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Am J Bot. 2004 Nov;91(11):1828-33. doi: 10.3732/ajb.91.11.1828.

Clonal variation in floral stage timing in the common dandelion Taraxacum officinale (Asteraceae).

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  • 1Department of Biology, Wittenberg University, Springfield, Ohio 45501-0720 USA;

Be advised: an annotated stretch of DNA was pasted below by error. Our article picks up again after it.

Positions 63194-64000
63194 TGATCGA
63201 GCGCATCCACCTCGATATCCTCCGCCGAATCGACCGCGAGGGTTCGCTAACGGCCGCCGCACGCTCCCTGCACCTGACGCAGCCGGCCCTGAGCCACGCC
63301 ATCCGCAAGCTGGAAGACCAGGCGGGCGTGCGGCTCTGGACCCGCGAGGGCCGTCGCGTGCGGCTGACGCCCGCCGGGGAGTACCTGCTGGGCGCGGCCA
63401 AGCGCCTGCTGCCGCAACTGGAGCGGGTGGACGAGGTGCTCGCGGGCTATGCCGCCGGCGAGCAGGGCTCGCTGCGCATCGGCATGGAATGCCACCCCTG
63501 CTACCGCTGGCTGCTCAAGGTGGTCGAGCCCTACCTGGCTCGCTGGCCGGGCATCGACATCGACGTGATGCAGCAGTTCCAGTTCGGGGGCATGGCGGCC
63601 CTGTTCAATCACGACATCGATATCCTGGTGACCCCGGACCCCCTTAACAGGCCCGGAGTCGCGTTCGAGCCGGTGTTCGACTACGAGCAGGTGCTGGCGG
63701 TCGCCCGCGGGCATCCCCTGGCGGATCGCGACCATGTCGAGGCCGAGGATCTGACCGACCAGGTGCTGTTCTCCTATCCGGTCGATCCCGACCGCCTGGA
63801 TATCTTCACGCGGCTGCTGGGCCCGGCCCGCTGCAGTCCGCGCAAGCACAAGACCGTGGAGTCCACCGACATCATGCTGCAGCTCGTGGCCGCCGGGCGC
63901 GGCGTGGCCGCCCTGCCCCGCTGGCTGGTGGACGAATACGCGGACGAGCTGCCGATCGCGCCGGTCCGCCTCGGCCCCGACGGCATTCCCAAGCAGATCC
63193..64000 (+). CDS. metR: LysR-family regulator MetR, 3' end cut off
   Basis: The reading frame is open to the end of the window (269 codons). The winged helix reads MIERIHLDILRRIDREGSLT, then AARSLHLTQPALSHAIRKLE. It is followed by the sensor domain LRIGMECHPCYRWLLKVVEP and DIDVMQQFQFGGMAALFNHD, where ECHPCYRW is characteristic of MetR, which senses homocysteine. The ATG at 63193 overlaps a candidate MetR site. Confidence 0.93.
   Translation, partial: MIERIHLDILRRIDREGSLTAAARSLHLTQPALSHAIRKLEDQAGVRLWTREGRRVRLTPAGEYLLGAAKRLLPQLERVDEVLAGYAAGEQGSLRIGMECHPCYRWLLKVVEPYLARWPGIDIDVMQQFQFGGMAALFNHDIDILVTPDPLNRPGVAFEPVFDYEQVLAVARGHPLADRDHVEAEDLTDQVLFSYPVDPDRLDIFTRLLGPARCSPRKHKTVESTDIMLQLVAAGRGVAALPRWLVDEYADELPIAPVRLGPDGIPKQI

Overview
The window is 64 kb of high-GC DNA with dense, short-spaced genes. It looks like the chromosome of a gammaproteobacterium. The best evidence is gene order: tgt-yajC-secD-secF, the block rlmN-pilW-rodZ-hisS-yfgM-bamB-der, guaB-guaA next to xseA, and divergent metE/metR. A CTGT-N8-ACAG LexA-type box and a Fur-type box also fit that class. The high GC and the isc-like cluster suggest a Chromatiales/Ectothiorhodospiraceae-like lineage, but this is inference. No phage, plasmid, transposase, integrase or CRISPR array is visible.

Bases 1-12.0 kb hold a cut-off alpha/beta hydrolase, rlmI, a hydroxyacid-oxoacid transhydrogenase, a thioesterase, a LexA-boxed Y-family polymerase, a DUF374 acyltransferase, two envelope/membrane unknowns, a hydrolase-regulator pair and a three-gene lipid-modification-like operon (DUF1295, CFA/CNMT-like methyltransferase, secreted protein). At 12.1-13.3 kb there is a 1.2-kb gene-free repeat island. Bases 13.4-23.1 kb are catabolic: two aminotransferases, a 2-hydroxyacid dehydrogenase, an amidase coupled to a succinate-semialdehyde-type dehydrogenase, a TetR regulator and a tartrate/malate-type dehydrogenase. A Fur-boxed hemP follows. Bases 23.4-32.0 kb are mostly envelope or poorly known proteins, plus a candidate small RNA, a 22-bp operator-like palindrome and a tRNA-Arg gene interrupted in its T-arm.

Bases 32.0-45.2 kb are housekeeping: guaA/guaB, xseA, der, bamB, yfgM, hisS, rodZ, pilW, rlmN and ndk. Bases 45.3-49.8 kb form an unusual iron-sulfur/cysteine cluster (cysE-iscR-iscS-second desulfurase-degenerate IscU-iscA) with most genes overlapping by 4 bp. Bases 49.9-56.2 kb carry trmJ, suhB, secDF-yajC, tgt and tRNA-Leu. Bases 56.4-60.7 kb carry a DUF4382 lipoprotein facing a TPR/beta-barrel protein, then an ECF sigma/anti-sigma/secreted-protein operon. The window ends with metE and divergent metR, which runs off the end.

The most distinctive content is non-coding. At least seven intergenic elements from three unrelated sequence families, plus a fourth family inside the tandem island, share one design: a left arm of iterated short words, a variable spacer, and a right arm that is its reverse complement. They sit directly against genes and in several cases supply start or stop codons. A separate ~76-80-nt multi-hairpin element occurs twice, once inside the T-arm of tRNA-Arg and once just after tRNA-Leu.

We investigated the hypothesis that dandelion clones (Taraxacum officinale Weber, sensu lato; Asteraceae) differ in their floral stage timing characteristics under a constant set of environmental conditions. To test this hypothesis, plants representing nine different dandelion clones (identified by DNA fingerprinting) were grown in groups of five (N = 45) in a growth chamber for a period of 8 mo, with chamber settings similar to environmental conditions at peak dandelion flowering time for their population sites. Five flowering phenology parameters were monitored daily for a total of 301 buds developing during this time: (1) time to bud; (2) time to full opening and inflorescence maturation (i.e., first anthesis); (3) time to re-closure of an inflorescence; (4) time to fruit (full re-opening of the inflorescence); and (5) total flowering time. Scape length at the appearance of a fully expanded infructescence was also measured for each individual. Significant differences in mean time to inflorescence, mean time to re-closure, mean time to fruit, and mean total flowering time were revealed among some dandelion clones (Kruskal-Wallis, P ≤ 0.0005). No differences in mean number of inflorescence buds per plant (P = 0.2217), mean time to bud (P = 0.2396), or mean scape length (P = 0.3688) were detected among the nine clones. These results suggest that differences in floral stage timing may in part involve varying genotypic environmental response characteristics and that these differences may have potential fitness effects. Further research is needed to determine if such clonal differences are observed under a broader range of uniform environmental conditions.

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